Not really. One needs to stop and think about some of the concepts in this book. It is not mere entertainment.
Great listen! Of course it was much better than the movie. Causes you to think as well as entertains you.
I'm one of the few people that enjoyed the movie based on this book. I found the story familiar yet totally new. Not a true survivalist novel with hard facts, but definitely worth it.
Unfortunately I saw the movie before I read the book. I actually liked the movie but the book, in my humble opinion is more interesting. The problem arose while listening to the story I was waiting for the movie script to unfold - it never did, however, the book has some similarities of character.
A lie that became a powerful truth that changed a mans life and helped rebuild a fallen nation. This is a great post-apocalyptic novel. If you saw the movie and didn't like it don't let it stop you from getting this book, it's excellent and has very little in common with the movie.
The Postman is a classic of the genre, a must read for anyone who loves great storytelling. This is probably in the top 10 of my all-time favorites.
The Postman is a post-apocalyptic story similar to stories like The Earth Abides, Lucifer's Hammer, The Stand, etc. What sets The Postman apart from those books is the strong undercurrent of love of country. The dream of a nation that was once united, with all the blessings of the civilization that we now enjoy. We get to see through the eyes of those who lost it, and through the main character, Gordon. He's a dreamer, an idealist, and the one in whom the American dream of "home" still burns bright and strong. After 17 years of desperate struggles, an unexpected find gives Gordon the opportunity to create a watershed moment for himself, his fellow survivors, and the nation once known as The United States of America.
David LeDoux's performance is good. His voice and style fit the character and the story well. His style is somewhat different in that he often ends his narration on a higher tone rather than lower one. This is a bit different from other narrative styles but does not detract from the story.
One of the most moving parts of the book comes near the end, when Gordon is struggling to free himself from an enemy camp. As Gordon struggles, he sees and hears the metaphorical voices of a dead nation, challenging him, urging him on. All his dreams, all his ambitions, the real spirit of a nation, fight to overcome his desperation, and sense of hopelessness. This story reflects a real struggle faced by every generation. Are we to remain a nation, or will we simply give up, declare our battles lost, and allow the dream to fade into oblivion?
I've waited many years to see this book come to audio. I first read The Postman a few years after its publication and have loved it ever since. I have a copy of the book in my personal library. But, unlike my younger years, I just don't have to sit and relax with a good book. Audiobooks are perfect because they allow me to listen to great stories while I'm commuting, or running errands, or doing normal chores and tasks around my home. With audiobooks, I actually look forward to what used to be really dull chores, like mowing the lawn. This book, The Postman is a valuable addition to my audio library.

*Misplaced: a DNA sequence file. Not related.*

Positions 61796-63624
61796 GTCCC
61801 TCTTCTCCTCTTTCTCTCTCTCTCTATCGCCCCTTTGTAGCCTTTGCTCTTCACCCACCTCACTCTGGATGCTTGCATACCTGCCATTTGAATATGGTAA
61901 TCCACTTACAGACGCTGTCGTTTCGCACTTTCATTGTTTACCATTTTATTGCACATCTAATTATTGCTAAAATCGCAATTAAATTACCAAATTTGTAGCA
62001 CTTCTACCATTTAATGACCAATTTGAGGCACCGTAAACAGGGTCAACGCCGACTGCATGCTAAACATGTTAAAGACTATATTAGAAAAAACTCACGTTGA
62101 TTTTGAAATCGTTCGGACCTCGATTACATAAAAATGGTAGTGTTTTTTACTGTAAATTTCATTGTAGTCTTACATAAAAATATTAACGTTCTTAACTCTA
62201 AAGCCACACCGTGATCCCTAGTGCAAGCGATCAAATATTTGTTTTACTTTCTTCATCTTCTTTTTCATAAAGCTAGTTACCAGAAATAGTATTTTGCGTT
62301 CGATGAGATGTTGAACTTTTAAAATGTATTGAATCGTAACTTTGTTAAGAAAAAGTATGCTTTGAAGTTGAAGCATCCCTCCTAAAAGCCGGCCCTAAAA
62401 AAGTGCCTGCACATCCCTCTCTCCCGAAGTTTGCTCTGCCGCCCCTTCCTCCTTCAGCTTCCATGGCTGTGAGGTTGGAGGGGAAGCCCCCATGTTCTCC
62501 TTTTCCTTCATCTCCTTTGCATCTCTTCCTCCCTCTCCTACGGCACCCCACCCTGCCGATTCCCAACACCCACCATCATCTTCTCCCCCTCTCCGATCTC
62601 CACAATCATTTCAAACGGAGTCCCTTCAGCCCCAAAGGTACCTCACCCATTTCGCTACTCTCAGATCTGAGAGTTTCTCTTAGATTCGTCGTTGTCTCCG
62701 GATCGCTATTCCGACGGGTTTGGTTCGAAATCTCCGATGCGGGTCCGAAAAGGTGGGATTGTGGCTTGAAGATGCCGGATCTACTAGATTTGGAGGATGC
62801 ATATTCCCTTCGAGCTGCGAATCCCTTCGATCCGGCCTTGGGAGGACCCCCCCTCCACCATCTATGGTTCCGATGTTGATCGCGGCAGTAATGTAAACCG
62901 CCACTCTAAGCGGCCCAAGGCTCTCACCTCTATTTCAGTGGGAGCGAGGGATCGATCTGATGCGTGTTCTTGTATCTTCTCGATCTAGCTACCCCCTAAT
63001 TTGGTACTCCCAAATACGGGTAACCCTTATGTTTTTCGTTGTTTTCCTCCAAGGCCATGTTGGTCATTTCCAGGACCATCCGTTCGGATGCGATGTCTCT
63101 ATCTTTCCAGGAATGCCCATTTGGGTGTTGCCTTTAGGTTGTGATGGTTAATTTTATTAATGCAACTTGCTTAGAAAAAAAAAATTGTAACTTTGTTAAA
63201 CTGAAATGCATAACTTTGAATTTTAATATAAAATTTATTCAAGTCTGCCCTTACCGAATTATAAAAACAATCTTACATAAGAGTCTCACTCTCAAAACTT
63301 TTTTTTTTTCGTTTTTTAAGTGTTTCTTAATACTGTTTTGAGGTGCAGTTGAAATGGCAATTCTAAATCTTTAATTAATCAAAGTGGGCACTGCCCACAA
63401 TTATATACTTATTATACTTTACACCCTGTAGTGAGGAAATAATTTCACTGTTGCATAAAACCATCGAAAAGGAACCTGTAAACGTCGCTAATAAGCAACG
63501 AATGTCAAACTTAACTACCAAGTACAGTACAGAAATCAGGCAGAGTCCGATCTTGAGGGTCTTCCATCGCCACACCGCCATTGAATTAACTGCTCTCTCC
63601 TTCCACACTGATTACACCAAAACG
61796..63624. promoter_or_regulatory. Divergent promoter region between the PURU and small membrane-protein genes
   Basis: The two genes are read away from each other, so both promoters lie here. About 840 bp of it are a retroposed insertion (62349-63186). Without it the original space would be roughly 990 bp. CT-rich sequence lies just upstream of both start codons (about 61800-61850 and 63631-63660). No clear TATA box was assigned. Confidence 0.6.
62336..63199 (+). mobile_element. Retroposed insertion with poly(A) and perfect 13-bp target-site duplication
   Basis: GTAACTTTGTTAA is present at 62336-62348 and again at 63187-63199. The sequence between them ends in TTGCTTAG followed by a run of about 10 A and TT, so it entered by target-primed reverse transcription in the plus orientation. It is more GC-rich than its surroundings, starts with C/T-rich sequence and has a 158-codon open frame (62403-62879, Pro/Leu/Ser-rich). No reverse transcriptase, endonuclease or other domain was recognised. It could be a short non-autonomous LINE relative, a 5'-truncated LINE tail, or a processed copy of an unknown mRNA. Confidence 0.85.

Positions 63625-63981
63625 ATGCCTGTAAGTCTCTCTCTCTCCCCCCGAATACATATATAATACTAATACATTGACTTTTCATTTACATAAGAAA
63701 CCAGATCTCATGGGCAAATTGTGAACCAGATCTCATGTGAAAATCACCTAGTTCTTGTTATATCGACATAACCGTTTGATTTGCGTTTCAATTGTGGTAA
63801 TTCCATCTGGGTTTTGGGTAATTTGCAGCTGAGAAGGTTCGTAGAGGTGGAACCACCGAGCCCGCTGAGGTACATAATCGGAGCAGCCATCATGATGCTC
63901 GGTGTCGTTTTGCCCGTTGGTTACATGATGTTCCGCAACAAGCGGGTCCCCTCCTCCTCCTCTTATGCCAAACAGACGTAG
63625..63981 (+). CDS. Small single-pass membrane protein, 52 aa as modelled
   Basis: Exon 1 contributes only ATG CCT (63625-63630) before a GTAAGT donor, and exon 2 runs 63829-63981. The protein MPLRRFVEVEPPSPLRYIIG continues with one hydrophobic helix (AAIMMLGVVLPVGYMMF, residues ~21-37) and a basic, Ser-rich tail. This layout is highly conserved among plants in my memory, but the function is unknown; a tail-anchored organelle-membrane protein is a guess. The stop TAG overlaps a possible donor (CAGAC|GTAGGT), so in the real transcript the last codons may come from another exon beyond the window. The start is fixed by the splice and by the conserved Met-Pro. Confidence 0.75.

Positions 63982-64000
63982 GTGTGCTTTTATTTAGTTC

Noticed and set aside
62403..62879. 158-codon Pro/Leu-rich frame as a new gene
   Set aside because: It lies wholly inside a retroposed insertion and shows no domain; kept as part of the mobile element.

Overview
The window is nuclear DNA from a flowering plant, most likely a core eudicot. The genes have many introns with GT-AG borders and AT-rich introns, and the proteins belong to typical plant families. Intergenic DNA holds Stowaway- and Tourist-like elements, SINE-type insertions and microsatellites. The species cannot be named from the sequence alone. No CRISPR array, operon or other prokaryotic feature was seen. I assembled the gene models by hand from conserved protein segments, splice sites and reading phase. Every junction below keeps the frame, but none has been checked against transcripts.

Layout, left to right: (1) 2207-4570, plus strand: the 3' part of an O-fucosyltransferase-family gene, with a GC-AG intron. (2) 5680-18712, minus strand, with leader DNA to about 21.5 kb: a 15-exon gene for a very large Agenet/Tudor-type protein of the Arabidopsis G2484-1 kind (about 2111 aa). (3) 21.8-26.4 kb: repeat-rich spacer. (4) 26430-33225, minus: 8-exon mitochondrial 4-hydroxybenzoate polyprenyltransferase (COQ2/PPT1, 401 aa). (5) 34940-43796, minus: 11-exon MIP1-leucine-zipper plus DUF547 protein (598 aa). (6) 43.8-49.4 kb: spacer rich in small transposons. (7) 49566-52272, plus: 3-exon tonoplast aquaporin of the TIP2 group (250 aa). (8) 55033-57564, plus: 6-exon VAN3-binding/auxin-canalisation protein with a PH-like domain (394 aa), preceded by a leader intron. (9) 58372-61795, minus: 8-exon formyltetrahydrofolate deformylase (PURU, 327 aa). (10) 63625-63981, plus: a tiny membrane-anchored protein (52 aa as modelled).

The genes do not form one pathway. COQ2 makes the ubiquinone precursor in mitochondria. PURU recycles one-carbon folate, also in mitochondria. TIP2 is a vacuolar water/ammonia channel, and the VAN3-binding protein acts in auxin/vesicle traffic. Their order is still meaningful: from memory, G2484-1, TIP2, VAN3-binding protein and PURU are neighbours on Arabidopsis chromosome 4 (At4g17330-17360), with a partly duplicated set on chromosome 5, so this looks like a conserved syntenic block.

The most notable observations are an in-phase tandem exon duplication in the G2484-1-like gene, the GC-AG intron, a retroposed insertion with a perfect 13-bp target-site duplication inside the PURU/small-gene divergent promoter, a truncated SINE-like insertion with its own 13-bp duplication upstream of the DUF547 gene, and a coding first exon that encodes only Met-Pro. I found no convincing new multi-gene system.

An avid audio fan, I listen mainly whilst walking my dog. I enjoy many and varied subjects,history,travel,espionage,crime,anything good
Well,I was warned!
One of the other reviewers wrote about the oddity of the narrators' rythm,pausing in mid-sentence etc., but I downloaded the book anyway.
I have seen the movie a few times,and the story is really good,leading us to imagine an all-too possible frightening future after a devastating world war,followed by famine and plague.
The scenarios of the breakdown of government,communication,moral conduct are easily acceptable,and there is always the faint glimmer of hope and renewal in the background.A good novel.
But I am sorry,I gave up listening towards the end of the 1st part.The narration was no good,and I found it almost impossible to overcome my distaste for the narration in order to concentrate on the story.
Most of the drama in the narrative is pretty low level,the hero,Gordon,is mostly a laid-back sort of guy,and the description of state of humanity post-apocalypse is scary enough,so why try and sensationalise passages by all sorts of weird pauses,inflexions etc.?
Well,I have moved on to my next download,and like Gordon Krantz,look forward to better things.
Gritty realism. I could picture everything as it happened. I like the way the Postman is not a heroic figure; he backs into situations where he is forced to act. Just like real life.
Gordon's escape from captivity near the end.
He's trying too hard to be "dramatic." He takes strange pauses in odd places, sometimes what seems like in the middle of a sentence. I often wondered if the reader were trying to make this a "stream-of-consciousness" story when it really was not.
No, I don't think so. The action of the story takes place over too long a period of time. It would feel rushed if listened to all at once.
Don't listen to this expecting a replay of the Kevin Costner movie. The moviemakers took greater liberty with the story than in any other instance I can think of. It's almost as if they took the most basic detail--in post-apocalypse America, man finds mailbag--and made up their own story. They're different takes on the same basic premise. Neither is "better." But just remember that the book goes off in a different direction than the movie.
I'm an aspiring author, a lawyer, a sci-fi fan, a father, and a harsh critic of pretty much everything. I enjoy audiobooks because I read very slowly, and audiobooks allow me to consume novels at a rate that would be impossible for me to achieve with printed text.
I'm in the minority of people who actually REALLY enjoyed the movie version of this story. No, it wasn't perfect, but it is one of the best post apocalyptic stories out there.
I was surprised to see how much the book deviated from the movie, particularly in the personality of the main character. There were some very clever plot points in the book that were abandoned in the film. I don't want to spoil them for you, so I won't go into any detail.
Be aware, however, that there were certain things that the movie did better than the book. At the top of that list would be the ending of the story. I'm not talking about the fistfight crap in the movie- I'm talking about everything else, including the epilogue.
This is my second Brin novel, and so far it seems to me that his premises are a lot better than his execution.
I got this audiobook for around $10, I believe. It's worth it at that price.